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Slavery A classic “uncoverage” and historiography overview.

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Presentation on theme: "Slavery A classic “uncoverage” and historiography overview."— Presentation transcript:

1 Slavery A classic “uncoverage” and historiography overview

2 What is Historiography? How can we use it in the classroom to enhance our instruction? What are some ways to make readings more accessible given our time constraints?

3 Historiography Defined Conal Furay and Michael J. Salevouris define "historiography" as "the study of the way history has been and is written--the history of historical writing... When you study 'historiography' you do not study the events of the past directly, but the changing interpretations of those events in the works of individual historians." (The Methods and Skills of History: A Practical Guide, 1988, p. 223

4 Historiography at work: The Origins of Slavery in the English Colonies Oscar Handlin and Mary Handlin, "Origins of the Southern Labor System," William and Mary Quarterly 7 (1950), 199-222. Carl N. Degler, "Slavery and the Genesis of American Race Prejudice," Comparative Studies in Society and History 2 (1959), 49-56. Winthrop Jordan, White Over Black: American Attitudes Toward the Negro, 1550-1812, chapter 2. Edmund Morgan, American Slavery, American Freedom, pp. 154-57 & ch.15. Russell Menard, "From Servants to Slaves: The Transformation of the Chesapeake Labor System," Southern Studies 16 (1977)

5 "Did American freedom rest upon American slavery?" “How is it that we hear the loudest yelps for liberty among the drivers of negroes?” Samuel Johnson, “Taxation Not Tyranny,” in The Yale Edition of the Works of Samuel Johnson (1775; New Haven: Yale University Press, 1977), 10:454.

6 Paradox Defined How could the founding fathers who envisioned a nation where “all men are created equal” also hold other human beings in bondage and preserve the concept of slavery? This is a question that has plagued historians for decades.

7 What made the founding fathers experts on Liberty? The great paradox of the Revolution is slavery, and the men we call the Founding Fathers knew it. They talked and wrote about it, justified its survival under the Constitution, and northerners among them urged its eradication, someday.

8 The Paradox of American Slavery As Lawrence Goldstone provocatively makes clear in Dark Bargain, “to a significant and disquieting degree, America’s most sacred document was molded and shaped by the most notorious institution in its history.”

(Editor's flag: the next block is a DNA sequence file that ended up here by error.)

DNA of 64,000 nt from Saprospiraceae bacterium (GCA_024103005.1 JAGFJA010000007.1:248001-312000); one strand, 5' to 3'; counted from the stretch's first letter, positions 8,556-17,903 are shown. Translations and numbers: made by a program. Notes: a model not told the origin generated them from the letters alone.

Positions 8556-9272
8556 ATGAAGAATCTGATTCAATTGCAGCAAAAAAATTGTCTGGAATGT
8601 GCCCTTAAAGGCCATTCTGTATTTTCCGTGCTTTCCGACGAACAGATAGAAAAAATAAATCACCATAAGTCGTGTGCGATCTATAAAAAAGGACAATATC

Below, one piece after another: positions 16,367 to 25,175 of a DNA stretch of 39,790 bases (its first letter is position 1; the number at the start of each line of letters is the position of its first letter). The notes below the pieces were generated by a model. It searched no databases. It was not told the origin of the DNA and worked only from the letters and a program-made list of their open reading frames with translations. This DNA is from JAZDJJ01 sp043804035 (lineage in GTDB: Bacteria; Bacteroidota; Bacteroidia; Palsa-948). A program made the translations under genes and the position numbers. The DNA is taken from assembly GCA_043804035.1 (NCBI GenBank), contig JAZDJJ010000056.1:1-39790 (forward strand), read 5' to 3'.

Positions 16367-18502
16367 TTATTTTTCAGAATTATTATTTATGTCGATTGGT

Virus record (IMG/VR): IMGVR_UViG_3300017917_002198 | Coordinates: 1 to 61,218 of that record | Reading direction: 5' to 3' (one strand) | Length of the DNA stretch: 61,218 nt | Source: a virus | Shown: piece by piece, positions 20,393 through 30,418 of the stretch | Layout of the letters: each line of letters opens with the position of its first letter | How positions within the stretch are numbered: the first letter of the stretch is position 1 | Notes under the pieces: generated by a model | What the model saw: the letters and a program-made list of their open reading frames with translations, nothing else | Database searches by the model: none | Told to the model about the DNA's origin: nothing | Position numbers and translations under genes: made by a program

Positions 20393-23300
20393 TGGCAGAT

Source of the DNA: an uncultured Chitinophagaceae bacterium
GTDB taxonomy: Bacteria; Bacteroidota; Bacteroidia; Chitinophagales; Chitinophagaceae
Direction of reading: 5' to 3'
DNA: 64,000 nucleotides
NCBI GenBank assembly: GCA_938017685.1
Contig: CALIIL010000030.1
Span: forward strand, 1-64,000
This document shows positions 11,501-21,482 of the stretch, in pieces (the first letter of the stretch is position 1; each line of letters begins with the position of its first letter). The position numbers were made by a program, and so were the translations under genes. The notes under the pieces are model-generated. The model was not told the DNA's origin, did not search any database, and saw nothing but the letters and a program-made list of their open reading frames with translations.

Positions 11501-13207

9 The Paradox of American Slavery Some like Benjamin Franklin responded. He became president of the Pennsylvania Society for Promoting the Abolition of Slavery and the Relief of Free Negros Unlawfully Held in Bondage. Washington, in the meanwhile provided in his will for the liberation of his slaves after Martha’s death. Interestingly John Adams, who never owned slaves, acknowledged in a letter to two Quaker abolitionists his fear that demonstrations in support of emancipation might result in violence. At various times each expressed support for colonization.

10 The Paradox of American Slavery And again to Jefferson, who writes in 1809 that he has come to believe that black Africans "are on a par with ourselves" and that this awareness among citizens will hasten "the day of their relief." Someday. How one judges these men is problematic; they have been lauded and condemned for the ideals they expressed in the Declaration and the failure of the society to live up to those ideals.

11 Imperfect gods? “When he died in 1799 his will called for his manservant William Lee to be freed immediately, and given a pension. The other slaves were to be freed when his widow died. Martha chose to free them two years later. According to Abigail Adams this was because she feared her life might be in danger, since her death meant freedom for the slaves.” (Hirschfield, p 214) Neither Washington nor his wife could legally free the dower slaves which still belonged to the Custis estate.

12 Dark Bargain created a fatal defect But in failing to address the issue of slavery fully in the hopes of securing a new Constitution, the founders allowed a deadly infection to continue to breed that would eventually result in the Civil War.

13 Making Historiography work Adjusting your tool kit to deal with a large crime scene... What you will need Some historiography A variety of primary sources including charts and graphs Images Some imagination

14 Showing your students the sausage being made... What you will accomplish Showing your students how narratives are constructed and how history (a patterned coherent account of the past based on available evidence and intended to be true) works.

15 Lack of Freedom not Unusual Oscar and Mary Handlin wrote their influential article in 1950. What if any can the time period in which an article or book is written tell us about the interpretation offered by the historian? Oscar Handlin and Mary Handlin, "Origins of the Southern Labor System," William and Mary Quarterly 7 (1950), 199-222

16 Broad Historigaphical Trends

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